"The recent increase in activity by the rebels has leftus no choice," Mr. Zorin remarked. The federal troops continueto shell and bomb the settlements of the republic. A week afterthe air strike on Roshni-Chu, Russian aircraft dropped bombs onseveral mountain settlements of the Vedeno district. The Kremlinrefused to admit responsibility for the latter act, in a behaviorreminiscent of Soviet times.

Soon thereafter, federal troops shelled the settlements of Orekhovoand Stary Achkhoi in the Urus-Martan district of Chechnya. A fewdays later, the federal troops once again fired on the settlementof Roshni-Chu–this time from a tank. The projectile from thetank cannon hit an apartment house, killing three people, includingtwo small children, and wounding two more. The Russian militarycommand insists that the tank fired in response to a provocationby the rebels, who they say opened intensive fire on the positionsof the federal troops from the outskirts of the settlement. Thisincident may further cloud the already dim prospects that thenegotiations will


On October 24th, the federal troops conducted an operation whichin fact could spread the hostilities beyond the borders of Chechnya.A Russian squad landed in Sleptsovskoe airfield in Ingushetiaand opened fire inside the airport facility. Several civilians,who were waiting for their plane, were wounded. One person diedlater in the hospital. Ingush Vice President Boris Agapov reportedthat shortly before the operation began, a representative forthe Russian military command called him and said that accordingto intelligence data Sleptsovskoe airfield had been seized byDudayev militants. Agapov told the caller that the informationwas untrue, however, judging from what happened later, the militarydid not believe him. Commenting on the incident Ingush PresidentRuslan Aushev remarked that the "tragedy at Sleptsovskoeairport is a provocation intended to drag Ingushetia into theconflict."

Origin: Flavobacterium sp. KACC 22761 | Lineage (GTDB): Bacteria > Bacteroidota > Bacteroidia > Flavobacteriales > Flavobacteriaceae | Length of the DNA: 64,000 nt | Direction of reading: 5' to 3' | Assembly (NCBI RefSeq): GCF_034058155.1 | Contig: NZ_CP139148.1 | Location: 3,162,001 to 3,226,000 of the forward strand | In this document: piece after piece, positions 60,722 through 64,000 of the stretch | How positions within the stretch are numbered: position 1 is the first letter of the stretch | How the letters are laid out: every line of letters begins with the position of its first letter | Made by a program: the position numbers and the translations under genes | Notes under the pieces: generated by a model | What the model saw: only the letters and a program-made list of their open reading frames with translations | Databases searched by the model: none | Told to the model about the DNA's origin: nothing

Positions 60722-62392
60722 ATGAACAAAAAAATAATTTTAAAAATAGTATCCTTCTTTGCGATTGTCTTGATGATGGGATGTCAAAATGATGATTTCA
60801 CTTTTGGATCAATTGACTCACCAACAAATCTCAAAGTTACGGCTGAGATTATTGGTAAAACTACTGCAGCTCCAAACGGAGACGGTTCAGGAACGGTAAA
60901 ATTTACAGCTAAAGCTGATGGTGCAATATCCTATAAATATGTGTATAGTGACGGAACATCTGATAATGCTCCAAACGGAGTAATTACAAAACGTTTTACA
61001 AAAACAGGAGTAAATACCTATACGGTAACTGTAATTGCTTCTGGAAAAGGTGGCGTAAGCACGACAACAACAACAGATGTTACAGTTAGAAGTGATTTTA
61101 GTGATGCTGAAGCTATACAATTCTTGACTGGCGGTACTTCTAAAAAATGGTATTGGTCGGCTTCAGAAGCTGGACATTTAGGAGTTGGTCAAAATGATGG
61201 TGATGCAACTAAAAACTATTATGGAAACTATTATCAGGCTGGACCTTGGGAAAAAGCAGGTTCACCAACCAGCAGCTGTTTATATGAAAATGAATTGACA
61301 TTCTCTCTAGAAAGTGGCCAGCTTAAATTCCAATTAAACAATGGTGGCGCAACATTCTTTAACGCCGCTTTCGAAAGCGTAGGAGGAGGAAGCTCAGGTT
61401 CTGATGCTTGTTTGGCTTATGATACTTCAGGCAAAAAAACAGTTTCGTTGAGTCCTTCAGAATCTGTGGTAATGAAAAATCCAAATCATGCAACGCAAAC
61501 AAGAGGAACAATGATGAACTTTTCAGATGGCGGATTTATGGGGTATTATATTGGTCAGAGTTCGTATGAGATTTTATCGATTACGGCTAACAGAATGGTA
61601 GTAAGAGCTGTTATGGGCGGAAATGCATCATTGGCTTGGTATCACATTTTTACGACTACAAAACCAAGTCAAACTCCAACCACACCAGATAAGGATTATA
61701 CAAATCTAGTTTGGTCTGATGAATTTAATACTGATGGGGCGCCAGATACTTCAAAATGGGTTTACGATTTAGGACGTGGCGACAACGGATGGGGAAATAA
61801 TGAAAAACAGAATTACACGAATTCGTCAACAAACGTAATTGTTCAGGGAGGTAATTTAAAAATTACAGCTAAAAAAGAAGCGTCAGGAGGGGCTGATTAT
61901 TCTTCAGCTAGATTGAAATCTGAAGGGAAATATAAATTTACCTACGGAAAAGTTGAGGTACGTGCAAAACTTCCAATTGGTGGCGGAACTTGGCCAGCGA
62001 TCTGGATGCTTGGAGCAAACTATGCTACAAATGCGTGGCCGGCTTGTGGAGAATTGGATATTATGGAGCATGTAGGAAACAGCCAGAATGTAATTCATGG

On October 25th, the militants from Shamil Basayev’s group attackeda convoy of armored vehicles of the 506th Russian Mechanized InfantryRegiment. Seventeen Russian servicemen and one OMON soldier werekilled, another seven Russian soldiers were wounded, and one ismissing in action.